‘Appearances of a Cultural Jet Lag’
Mixed media installation that consists of two parts
Part I, painting installation, in the right attic
Part II, video, 00:05:44, sound, in the left attic

Part I, exhibition views in the right attic, Witte Rook, Breda

The presentation is inspired by the old Chinese idiom, “束之高阁 “, the literal meaning is “tied up in a bundle on a high shelf”, which means put aside and just let them gather dust.

Dead leaves constructed the willow branch figure, which Guanyin usually holds in one of her/his hands.

First Guanyin Buddha portrait, 43×84 cm

Fourth Guanyin Buddha portrait (front), black rope glued on canvas, 61×96 cm
Size of other two paintings:
220×153 cm in fabric 
47×64 cm in rice paper, with a 230 cm wooden sticker

Shanghai, and many places in China are developing rapidly as a result of the changing economy. As an indigenous from a traditional village in Shanghai, I seem to be switched from one social context to another. The way of living and even the language is changing and disappearing. I often feel that I distance from my own culture.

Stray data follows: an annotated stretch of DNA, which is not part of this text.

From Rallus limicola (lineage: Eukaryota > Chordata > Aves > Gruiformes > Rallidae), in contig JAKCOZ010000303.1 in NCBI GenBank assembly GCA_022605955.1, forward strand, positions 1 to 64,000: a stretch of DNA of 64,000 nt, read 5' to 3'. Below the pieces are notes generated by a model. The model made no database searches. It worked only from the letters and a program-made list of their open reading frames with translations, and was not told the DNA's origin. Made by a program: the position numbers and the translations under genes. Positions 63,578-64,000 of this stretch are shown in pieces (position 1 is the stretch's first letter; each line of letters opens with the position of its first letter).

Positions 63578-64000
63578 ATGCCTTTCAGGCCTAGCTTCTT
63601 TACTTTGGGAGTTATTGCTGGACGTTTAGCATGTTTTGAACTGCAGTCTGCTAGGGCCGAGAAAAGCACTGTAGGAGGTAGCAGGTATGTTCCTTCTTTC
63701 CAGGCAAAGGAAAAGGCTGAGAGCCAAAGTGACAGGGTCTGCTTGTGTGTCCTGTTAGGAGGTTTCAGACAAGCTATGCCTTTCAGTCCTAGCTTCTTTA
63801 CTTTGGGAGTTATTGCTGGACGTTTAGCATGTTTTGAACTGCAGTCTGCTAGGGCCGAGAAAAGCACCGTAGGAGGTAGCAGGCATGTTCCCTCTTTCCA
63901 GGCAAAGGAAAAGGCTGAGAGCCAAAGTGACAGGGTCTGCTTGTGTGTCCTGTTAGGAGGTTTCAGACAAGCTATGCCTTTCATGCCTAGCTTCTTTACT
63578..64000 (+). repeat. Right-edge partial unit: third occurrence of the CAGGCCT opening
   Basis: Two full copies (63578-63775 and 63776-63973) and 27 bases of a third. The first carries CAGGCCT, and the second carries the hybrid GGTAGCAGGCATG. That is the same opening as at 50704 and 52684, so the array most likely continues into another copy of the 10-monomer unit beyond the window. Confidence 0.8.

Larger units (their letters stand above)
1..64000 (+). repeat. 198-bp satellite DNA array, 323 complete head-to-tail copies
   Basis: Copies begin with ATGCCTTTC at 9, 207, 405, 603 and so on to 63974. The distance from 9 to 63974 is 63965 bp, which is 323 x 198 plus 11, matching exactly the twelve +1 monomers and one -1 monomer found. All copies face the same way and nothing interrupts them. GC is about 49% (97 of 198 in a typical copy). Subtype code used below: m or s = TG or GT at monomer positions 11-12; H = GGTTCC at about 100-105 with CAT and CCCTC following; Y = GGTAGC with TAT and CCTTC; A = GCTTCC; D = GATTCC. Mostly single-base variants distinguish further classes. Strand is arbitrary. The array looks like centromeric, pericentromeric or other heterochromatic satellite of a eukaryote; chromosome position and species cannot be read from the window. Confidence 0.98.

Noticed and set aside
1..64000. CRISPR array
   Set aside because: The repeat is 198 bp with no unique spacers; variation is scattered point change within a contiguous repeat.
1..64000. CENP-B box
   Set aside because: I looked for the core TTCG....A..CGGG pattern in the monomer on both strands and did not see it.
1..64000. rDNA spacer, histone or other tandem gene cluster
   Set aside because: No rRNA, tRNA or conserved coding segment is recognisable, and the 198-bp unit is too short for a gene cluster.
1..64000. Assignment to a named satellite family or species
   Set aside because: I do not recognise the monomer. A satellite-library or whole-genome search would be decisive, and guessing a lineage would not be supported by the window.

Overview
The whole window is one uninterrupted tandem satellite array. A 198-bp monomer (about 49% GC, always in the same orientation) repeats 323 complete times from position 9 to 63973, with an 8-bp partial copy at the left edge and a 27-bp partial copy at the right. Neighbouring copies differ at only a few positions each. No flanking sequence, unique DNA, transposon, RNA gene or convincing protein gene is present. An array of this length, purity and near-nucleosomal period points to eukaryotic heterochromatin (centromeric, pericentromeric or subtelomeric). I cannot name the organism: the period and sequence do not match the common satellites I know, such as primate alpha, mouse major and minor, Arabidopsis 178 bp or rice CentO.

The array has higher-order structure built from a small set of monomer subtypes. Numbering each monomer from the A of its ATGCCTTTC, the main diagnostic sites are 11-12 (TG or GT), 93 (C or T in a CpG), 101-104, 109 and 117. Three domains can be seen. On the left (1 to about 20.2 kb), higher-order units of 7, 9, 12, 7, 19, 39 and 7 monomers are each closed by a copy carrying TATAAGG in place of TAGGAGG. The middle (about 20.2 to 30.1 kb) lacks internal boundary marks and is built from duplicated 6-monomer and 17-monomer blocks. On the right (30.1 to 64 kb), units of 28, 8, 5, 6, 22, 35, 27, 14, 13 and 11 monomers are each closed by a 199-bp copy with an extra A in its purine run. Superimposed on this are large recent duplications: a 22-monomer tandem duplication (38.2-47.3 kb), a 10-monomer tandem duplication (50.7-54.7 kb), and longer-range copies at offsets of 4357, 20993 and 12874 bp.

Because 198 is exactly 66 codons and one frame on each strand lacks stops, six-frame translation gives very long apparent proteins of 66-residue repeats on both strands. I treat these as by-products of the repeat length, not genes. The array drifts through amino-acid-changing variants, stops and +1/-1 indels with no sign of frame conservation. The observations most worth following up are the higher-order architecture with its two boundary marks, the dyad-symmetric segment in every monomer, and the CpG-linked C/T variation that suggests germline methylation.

During the residency in Witte Rook, I took traditional Chinese Buddha paintings as the starting point because worshiping gods and ancestors were conventional activities for native Shanghainese. I tried to paint the Guanyin Buddha portrait as similar as it was to my childhood memory (but I never learned it). I used the traditional Chinese ink and rice paper at the beginning and gradually switched to oil painting, canvas even black rope. It is a metaphor for how I westernized myself to adapt to a new social context. Buddha’s changing shapes in the four paintings appear to measure the distance between me and my culture. The fourth painting becomes abstract because I sometimes know more about European culture than the Chinese. (part I)

Part II, video in the left attic, 00:05:44, sound

In part II, I printed the house I lived in (Shanghai, the area is gone now) and used a protest gesture to display the photos through the window of my current home in Rotterdam. At the end of the protest, I fell my half-naked body straight forward to the ground; the video is almost silent until the smashed sounds appear at the end. I exhibited the video in the left attic of Witte Rook. The audience needed to look up through the small entrance of the attic.